What the B2B Marketing Renaissance Means for Your Brand
B2B marketing is entering a renaissance era.
And it’s not just us saying that. A recent article in AdWeek interviewed B2B marketing leaders across industries and spotlighted a growing trend: business-to-business brands are focusing not only on short-term performance marketing, but on brand building and brand marketing for holistic company growth.
What’s ahead? Exciting creative, new-to-B2B mediums, and tactics designed to strengthen brand reputation and relationships.
That’s a significant contrast from the traditional marketing playbooks of most B2B brands, which have traditionally focused on sales and lead generation over brand marketing and brand building. But that’s no longer the case.
A 2023 survey by Forrester found that B2B companies expect to invest more in brand-related efforts like creative content, brand management, websites and digital channels.
And studies suggest there are more changes to come.
Brand Building and Brand Marketing in 2023
March 2023 data from The CMO Survey showed that B2B marketers currently dedicate more of their budget to short-term performance tactics but would ideally prefer an even split between long-term brand building efforts and short-term tactics.
As one article source said, the pendulum is swinging from performance to brand marketing, but not quickly enough.
So… why the shift? Why are B2B business leaders and marketers adjusting their focus?
We can think of a few reasons.
Blurred Buyer Lines
B2B marketers have traditionally used limiting demographics and buyer personas to understand their audiences, addressing them only as professionals and employees. But brands are waking up to the fact that buyers aren’t just their job titles or specific pain points. They’re human.
(Or, as Partner/Creative Director Mike Spakowski wrote over a decade ago, businesses are people, too.)
While B2B buyers make decisions as business leaders and professionals, they’re still influenced heavily by things like human emotion and storytelling, just like B2C buyers.
Branding (and brand building) gives companies a way to connect with audiences on an emotional level—nurturing relationships with B2B buyers in a way that performance marketing can’t always achieve. Through long sales cycles, technical industries and in oversaturated markets, brand building gives companies a competitive edge: meaning.
And, as the AdWeek article points out, changing consumer expectations (B2B buyers are still consumers, after all) are holding B2B brands to higher standards, forcing companies to communicate their efforts around things like DEI (diversity, equity and inclusion) and climate change.
The AI Evolution
Artificial intelligence is leveling the marketing playing field.
ChatGPT and other tools are allowing companies to do more with less. But at the same time, the output from AI tools is homogenized. B2B brands have fewer barriers to entry to create more messaging and compete on more channels—even if what they’re creating is the same as what other brands are.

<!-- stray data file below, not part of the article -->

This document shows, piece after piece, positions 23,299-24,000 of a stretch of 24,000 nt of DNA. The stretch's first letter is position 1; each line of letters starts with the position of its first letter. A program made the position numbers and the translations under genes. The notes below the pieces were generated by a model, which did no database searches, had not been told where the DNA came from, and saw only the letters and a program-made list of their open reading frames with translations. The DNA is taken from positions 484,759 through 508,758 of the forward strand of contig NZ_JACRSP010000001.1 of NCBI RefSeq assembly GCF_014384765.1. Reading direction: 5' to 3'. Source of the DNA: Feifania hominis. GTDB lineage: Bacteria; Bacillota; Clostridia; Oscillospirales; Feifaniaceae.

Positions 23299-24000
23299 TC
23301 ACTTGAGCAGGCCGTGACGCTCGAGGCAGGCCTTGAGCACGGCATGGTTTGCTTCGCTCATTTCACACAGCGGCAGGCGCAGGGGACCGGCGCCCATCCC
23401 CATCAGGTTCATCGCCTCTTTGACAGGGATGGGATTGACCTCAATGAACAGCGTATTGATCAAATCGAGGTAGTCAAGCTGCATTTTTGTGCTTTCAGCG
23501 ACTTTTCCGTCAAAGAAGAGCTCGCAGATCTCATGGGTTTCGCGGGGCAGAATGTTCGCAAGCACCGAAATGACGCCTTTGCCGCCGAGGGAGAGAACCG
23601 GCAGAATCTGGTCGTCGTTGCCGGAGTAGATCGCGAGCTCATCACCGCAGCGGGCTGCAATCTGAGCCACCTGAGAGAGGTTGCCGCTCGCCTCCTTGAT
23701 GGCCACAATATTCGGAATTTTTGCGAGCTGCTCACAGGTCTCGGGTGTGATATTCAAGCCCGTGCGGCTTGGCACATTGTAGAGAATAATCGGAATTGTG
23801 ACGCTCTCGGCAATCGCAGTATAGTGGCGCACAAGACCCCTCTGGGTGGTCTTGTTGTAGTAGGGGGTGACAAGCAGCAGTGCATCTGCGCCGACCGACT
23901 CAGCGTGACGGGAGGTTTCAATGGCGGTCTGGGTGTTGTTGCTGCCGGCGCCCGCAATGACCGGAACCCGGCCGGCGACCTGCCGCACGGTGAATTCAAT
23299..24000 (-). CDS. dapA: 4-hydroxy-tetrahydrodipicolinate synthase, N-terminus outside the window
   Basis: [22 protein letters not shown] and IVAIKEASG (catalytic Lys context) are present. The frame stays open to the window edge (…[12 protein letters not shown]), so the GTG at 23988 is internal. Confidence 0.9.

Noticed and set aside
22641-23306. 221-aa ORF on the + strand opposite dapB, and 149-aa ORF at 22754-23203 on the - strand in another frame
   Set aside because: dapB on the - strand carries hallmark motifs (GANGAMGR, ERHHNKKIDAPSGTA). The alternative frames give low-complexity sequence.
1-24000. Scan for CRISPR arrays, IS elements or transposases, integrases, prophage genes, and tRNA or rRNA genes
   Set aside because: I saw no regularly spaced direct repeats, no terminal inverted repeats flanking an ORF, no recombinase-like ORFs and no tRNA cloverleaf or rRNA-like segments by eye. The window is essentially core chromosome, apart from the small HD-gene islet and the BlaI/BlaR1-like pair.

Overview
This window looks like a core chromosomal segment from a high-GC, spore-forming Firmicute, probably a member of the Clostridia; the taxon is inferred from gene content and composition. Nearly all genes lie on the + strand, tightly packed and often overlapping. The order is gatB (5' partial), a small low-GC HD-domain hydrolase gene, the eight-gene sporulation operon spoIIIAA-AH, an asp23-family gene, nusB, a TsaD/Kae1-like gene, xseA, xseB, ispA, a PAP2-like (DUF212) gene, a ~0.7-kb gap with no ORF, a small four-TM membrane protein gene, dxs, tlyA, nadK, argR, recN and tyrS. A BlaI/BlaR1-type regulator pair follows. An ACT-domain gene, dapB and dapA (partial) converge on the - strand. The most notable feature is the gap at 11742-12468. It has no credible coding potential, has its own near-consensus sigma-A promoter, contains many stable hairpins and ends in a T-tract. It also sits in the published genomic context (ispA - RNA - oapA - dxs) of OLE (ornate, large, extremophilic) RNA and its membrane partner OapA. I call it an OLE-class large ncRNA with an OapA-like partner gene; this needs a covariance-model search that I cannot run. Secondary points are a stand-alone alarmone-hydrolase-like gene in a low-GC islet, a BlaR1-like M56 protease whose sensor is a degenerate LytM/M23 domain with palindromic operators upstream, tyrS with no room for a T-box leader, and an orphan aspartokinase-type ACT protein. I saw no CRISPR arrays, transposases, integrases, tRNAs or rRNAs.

The result: a hell of a lot more noise.
Human creativity, breakthrough ideas, building reputation and fostering brand trust have never been more important.
And B2B brands are taking notice.
The Battle for Recruitment and Retention
Brand perception is just as impactful on internal teams as it is for external audiences. In a competitive labor market where B2B brands struggle to recruit and retain employees, a strong brand with clear brand values can have a sizeable impact.
The AdWeek article reports that a fifth of the U.S. workers who are considering leaving their current role are doing so because their company’s values don’t align with their own.
If CMOs and Marketing Managers aren’t already planning to invest in brand building efforts, their counterparts in HR might be pleading their case for it soon.
The Case for B2B Brand Marketing
Whatever portion of their marketing budget B2B companies allocate to brand building efforts, the spend is worth it.
Brand marketing supports everything from brand recognition to brand loyalty. Robust branding establishes differentiation in crowded markets and increases perceived value.
While it’s often difficult to directly attribute leads and sales to brand marketing, research from McKinsey & Company shows that B2B companies with strong brands outperform competitors by up to 20% in shareholder returns.
If your company has been focusing solely (or primarily) on performance marketing tactics and leaving brand building and brand perception up to chance, now’s the time to reevaluate. Of course, we’re not recommending abandoning your existing digital marketing efforts—performance marketing should still be an important part of your approach. But as more B2B companies invest in their brand, having a weak brand could lead to decreased lead gen, lost sales, lower customer loyalty and weaker overall business performance.
Despite its potential, brand marketing has been an underutilized focus in B2B industries for too long.
But remember, we’re in a renaissance.
Things are changing.